In 2005, a Guatemalan woman entered the United States illegally while fleeing from her husband. According to a news report in The Associated Press, she reported to local police in Guatemala that she was being abused, but was repeatedly told that they would not meddle with her marriage. The woman then reportedly fled the country illegally, entering the United States. In court, she argued that the lack of police response should qualify her for asylum in the United States.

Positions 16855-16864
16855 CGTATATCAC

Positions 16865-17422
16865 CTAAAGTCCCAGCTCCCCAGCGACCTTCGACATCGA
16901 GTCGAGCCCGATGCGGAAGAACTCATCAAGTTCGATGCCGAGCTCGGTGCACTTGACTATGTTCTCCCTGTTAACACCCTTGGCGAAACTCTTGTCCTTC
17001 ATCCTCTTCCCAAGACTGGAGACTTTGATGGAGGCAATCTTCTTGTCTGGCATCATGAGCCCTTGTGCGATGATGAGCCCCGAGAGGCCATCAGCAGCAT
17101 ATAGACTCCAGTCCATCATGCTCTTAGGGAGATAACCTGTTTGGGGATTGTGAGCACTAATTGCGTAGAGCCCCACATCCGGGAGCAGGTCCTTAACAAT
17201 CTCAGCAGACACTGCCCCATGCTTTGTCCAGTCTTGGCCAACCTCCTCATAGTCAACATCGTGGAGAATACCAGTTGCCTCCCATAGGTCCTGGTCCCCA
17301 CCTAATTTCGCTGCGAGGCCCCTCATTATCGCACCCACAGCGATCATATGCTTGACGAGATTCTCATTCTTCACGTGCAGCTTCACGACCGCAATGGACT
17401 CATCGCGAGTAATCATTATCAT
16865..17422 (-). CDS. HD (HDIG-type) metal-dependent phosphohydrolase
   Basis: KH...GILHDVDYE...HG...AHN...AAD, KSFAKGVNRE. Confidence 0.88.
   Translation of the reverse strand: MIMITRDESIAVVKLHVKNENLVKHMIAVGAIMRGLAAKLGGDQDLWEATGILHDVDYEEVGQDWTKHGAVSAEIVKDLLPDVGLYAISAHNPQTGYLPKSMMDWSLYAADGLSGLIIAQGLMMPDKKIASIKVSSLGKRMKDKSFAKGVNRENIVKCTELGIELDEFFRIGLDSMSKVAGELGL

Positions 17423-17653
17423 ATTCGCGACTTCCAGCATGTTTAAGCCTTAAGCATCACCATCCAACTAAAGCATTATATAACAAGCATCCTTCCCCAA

On August 26, 2014, the Justice Department’s Board of Immigration Appeals agreed in part that spousal abuse could affect immigration claims. The appeals board concluded that she met at least one criterion for asylum by being a married Guatemalan woman who could not leave her marriage. Her case was sent back to an immigration judge for a final ruling. This means that victims of domestic violence, at least those in Guatemala, are now potentially considered a protected class of people who may seek refuge in the United States.